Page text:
AC: Quake3's Area Awareness System (AAS) seems quite similar to your technology, using expanded brushes to determine area connectivity and to find the current location of the bot. How does your system compare? Once computed, can the routing data also be cached to prevent further processing?

TY: Quake3's AAS is an impressive bit of technology. There are some similarities to PathEngine, but at the core the two systems are very different and are built with very different goals.

The Quake3 AAS was built specifically for Quake 3 Arena bot navigation. These bots have got to be able to take full advantage of 3d levels in the same way that human players do. (So they need to be able to jump across gaps, swim underwater and so on.) On the other hand the bots don't need deal with dynamic obstacles in a very sophisticated manner. If one bot is blocked by another (or by the player) there is a single universally applicable (and extremely aggresive) solution.

Both systems are based on making an inward expansion of unobstructed space by the shape of the agent to obtain a pathfinding space. Quake3 AAS does this in 3d to obtain a set of connected spaces. Navigation still takes place essentially on the ground face of those spaces, but the 3d connectivity information is used to compute 'reachabilities' representing the possibility to move between a pair of spaces by jumping or whatever. PathEngine is based on a 3d ground mesh, but the expansion and pathfinding are performed in '2.5d' on the surface of that mesh.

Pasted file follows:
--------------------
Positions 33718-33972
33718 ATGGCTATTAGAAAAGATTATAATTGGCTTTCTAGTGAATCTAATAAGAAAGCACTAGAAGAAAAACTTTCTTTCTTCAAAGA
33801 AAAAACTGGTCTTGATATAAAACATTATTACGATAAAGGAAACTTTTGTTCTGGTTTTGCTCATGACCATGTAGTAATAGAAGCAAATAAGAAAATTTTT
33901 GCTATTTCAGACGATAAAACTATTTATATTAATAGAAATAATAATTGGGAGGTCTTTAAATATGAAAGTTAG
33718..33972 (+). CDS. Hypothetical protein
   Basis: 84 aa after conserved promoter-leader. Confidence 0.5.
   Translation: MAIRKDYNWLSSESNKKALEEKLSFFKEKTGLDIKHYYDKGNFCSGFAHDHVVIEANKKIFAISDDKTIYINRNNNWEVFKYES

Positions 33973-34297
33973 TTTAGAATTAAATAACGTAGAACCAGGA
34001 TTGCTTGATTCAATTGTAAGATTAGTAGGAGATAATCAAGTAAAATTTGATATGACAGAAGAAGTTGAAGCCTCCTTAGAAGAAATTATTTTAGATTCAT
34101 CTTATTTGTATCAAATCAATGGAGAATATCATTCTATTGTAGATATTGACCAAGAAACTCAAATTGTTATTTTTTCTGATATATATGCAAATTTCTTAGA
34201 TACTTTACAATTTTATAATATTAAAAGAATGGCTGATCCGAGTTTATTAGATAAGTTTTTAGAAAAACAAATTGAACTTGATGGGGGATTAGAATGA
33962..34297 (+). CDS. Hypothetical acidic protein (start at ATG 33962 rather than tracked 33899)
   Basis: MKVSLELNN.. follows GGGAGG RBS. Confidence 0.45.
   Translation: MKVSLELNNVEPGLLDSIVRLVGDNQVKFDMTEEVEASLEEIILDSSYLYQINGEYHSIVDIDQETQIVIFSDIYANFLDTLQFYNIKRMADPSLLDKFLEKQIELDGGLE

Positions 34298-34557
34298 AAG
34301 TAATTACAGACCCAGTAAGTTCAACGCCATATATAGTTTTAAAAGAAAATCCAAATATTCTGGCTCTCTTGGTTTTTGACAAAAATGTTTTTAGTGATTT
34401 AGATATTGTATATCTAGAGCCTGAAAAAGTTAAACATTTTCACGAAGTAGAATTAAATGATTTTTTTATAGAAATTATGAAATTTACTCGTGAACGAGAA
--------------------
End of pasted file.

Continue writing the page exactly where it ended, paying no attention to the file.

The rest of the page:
The downside of PathEngine's 2.5d representation is that it does not natively support the same kind of 3D features as the Quake3 AAS. There are some tricks for representing certain kinds of 3d features with PathEngine using the dynamic obstacles mechanism - for example vertical cliffs or crates that can be climbed over - but this doesn't extend to more complex features such as overhanging ledges. Operating in 2.5d enables the PathEngine collision model to be well defined, and makes the dynamic obstacles feature possible.

The quake3 reachabilities are specific to exactly how actions like jumping are actually implemented in the movement and collision code. This makes the navigation system tightly integrated to other systems in the game - if the behaviour of collision or movement code is changed slightly then navigation through reachabilities could be broken. Quake3 AAS doesn't support integrating dynamically placed obstacles into the navigation. This would require performing the 3D CSG operations and then the subsequent reachability generation on the fly.

To summarise, a system like Quake3 AAS provides more 3D features but does not provide dynamic obstacles, and integration with a developers own systems for collision and movement will be more difficult.

Regarding caching routing data, for PathEngine this kind of optimisation is provided in terms of updating a path that has already found with new start and/or end points.

AC: Despite you claiming the demo is not fully optimal, the results are impressive -- barely taking a few milli-seconds for each path computation (if my stopwatch is accurate ;) What aspects of the library will your optimisation work focus on?